Polluted air damages not only the lungs but every organ in our body, including the heart, blood vessels, brain, pancreas, kidneys, urinary bladder, and even reproductive organs. Shockingly, this damage does not have to wait for us to be born; it strikes us first inside our mothers' wombs. Unequivocal evidence is available that pregnant mothers exposed to high levels of air pollution have toxic chemicals in the placenta (the link between the mother’s womb and the growing baby). This leads to congenital defects, low birth weight, fetal deaths and premature births. These babies never grow to their optimum potential and have lower brain and physical development. The experiences of my doctor colleagues from across the world from different medical specialties resonate with these findings.

The effects of air pollution on otherwise healthy lungs is plain to see
The effects of air pollution on otherwise healthy lungs is plain to see Image: Lung Care Foundation

According to the WHO, air pollution causes 1.8 million deaths due to lung cancer every year and is responsible for 29% of lung cancer deaths overall. – and today an entire generation is facing this hidden 'chemical warfare', which can cause permanent and serious damage.

According to another study by Berkley Earth, exposure to 22 micrograms per cubic metre (µg/m3) of PM 2.5 pollution is equivalent to smoking one cigarette. This means that I, a so-called non-smoker, may as well have smoked 2,372 cigarettes each year just through breathing the air in Delhi, which has an annual average PM 2.5 of 143 µg/m3.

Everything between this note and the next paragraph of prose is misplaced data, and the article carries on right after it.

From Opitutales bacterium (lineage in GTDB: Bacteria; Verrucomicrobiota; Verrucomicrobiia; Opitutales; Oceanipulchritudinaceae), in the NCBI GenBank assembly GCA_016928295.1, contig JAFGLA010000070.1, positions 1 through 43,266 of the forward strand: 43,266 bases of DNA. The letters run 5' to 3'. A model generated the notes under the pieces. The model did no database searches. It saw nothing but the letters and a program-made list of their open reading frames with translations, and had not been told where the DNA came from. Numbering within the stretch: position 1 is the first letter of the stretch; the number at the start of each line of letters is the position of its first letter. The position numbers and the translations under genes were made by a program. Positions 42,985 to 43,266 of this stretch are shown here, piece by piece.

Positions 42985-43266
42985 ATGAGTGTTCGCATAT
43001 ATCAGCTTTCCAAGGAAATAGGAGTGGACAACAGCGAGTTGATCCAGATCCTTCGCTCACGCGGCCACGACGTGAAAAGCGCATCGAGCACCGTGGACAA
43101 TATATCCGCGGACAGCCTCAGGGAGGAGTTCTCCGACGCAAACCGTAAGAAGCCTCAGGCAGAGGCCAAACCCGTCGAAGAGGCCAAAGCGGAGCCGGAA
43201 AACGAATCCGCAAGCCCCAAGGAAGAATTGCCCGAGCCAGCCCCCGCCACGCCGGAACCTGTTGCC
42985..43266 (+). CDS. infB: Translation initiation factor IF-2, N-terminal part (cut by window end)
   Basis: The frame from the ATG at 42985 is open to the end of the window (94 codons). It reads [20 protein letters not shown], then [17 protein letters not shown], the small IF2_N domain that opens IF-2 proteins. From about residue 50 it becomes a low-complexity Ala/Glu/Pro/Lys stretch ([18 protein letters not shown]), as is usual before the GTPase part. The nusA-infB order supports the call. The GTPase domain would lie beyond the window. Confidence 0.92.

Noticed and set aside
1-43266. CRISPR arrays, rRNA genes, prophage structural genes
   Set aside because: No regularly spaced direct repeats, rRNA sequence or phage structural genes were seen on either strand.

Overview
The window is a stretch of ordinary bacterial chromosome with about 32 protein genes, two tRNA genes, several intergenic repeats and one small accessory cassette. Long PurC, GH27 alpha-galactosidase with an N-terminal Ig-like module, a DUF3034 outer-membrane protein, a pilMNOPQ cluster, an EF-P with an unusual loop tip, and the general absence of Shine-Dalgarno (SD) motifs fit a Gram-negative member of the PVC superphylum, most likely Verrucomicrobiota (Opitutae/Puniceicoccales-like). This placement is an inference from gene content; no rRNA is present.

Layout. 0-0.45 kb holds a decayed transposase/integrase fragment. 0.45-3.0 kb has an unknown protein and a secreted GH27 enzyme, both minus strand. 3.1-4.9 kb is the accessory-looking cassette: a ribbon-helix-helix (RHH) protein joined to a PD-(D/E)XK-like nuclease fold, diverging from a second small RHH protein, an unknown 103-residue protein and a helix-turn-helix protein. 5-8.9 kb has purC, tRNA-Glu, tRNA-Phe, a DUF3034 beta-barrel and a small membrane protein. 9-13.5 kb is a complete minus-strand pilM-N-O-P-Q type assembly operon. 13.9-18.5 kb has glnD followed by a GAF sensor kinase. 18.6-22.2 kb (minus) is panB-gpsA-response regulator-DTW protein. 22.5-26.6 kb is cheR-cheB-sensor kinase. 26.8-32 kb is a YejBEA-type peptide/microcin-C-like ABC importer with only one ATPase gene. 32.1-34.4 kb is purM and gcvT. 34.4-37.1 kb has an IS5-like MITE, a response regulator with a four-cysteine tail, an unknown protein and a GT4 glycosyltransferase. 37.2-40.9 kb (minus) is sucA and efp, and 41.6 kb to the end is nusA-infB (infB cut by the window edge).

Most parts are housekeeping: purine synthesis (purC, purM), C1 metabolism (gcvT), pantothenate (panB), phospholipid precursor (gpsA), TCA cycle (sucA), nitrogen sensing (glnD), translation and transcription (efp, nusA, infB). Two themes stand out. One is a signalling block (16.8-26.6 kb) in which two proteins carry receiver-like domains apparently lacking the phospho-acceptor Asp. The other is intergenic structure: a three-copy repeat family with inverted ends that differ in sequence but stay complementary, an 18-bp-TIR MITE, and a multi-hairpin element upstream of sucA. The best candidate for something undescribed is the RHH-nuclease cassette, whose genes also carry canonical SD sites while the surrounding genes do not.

This is not just a problem in India, however. In 2016, 91% of the world population was living in places which do not meet WHO air-quality standards. WHO data further reveals that nine out of 10 people breathe air containing high levels of pollutants and 7 million premature deaths annually are linked to air pollution.

Pollution-impacted communities are also more vulnerable to infectious diseases like COVID-19. The Harvard T.H. Chan School of Public Health reported that an increase of only 1 µg/m3 in PM 2.5 exposure is associated with an 8% increase in the COVID-19 death rate. The Italian Society of Environmental Medicine has reported that “the rapid increase of contagion rates that has affected some areas of Northern Italy could be tied to atmospheric particulate pollution acting as a carrier and booster there”.

Indian cities suffer from the worst air quality, but air pollution is a global problem
Indian cities suffer from the worst air quality, but air pollution is a global problem Image: Statista